The lesson: Quite simple – don’t do it, and make sure all of your employees know not to do it. If and when any of your employees make any representations regarding your products in public, make sure they clearly identify themselves as your employees, particularly in less formal arenas such as user-created forums and sites (like Amazon) posting reviews and commentaries on product. In fact, having an “official” presence in user forums will often do much for a company’s reputation, particularly where the company employee participating monitors comments and criticisms and actually gets them addressed.

web 2.0 principles

Interesting news (by way of an alert from Winston & Strawn) on a series of principles agreed upon by various internet and media companies (though it seems primarily the latter). To wit:

Several of the world’s leading Internet and media companies today announced their joint support for a set of collaborative principles that enable the continued growth and development of user-generated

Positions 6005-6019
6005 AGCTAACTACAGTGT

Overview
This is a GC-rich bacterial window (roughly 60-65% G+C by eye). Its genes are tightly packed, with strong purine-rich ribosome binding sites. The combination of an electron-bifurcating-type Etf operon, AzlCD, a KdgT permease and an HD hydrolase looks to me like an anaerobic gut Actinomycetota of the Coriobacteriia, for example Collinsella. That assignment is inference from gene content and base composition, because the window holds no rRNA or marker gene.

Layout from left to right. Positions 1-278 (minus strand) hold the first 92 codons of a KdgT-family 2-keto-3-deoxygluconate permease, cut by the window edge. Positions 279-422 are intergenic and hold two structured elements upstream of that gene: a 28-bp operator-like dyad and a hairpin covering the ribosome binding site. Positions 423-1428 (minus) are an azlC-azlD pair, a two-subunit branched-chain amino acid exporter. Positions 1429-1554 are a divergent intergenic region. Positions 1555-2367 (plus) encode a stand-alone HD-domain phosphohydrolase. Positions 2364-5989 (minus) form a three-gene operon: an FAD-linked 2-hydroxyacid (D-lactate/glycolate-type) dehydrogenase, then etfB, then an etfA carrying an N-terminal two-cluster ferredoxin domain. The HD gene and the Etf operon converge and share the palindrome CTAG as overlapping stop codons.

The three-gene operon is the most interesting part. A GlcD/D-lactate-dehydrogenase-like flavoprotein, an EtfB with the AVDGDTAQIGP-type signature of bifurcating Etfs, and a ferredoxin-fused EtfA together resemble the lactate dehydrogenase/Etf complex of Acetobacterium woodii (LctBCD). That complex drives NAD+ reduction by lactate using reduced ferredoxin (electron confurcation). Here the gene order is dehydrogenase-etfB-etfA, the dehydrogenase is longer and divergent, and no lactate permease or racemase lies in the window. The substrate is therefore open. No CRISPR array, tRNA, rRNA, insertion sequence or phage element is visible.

content online and respect the intellectual property of content owners.

The principles self stated goals are “(1) the elimination of infringing content on UGC Services, (2) the encouragement of uploads of wholly original and authorized user-generated audio and video content, (3) the accommodation of fair use of copyrighted content on UGC Services, and (4) the protection of legitimate interests of user privacy”, though the emphasis would appear primarily to be obligations on operators of services oriented toward user generated content to prevent the misuse of copyrighted materials.

As noted by the Winston article, the principles “…are not a legally binding agreement, and compliance with these principles by a user-generated content service provider does not preclude a copyright owner from filing a complaint for copyright infringement.”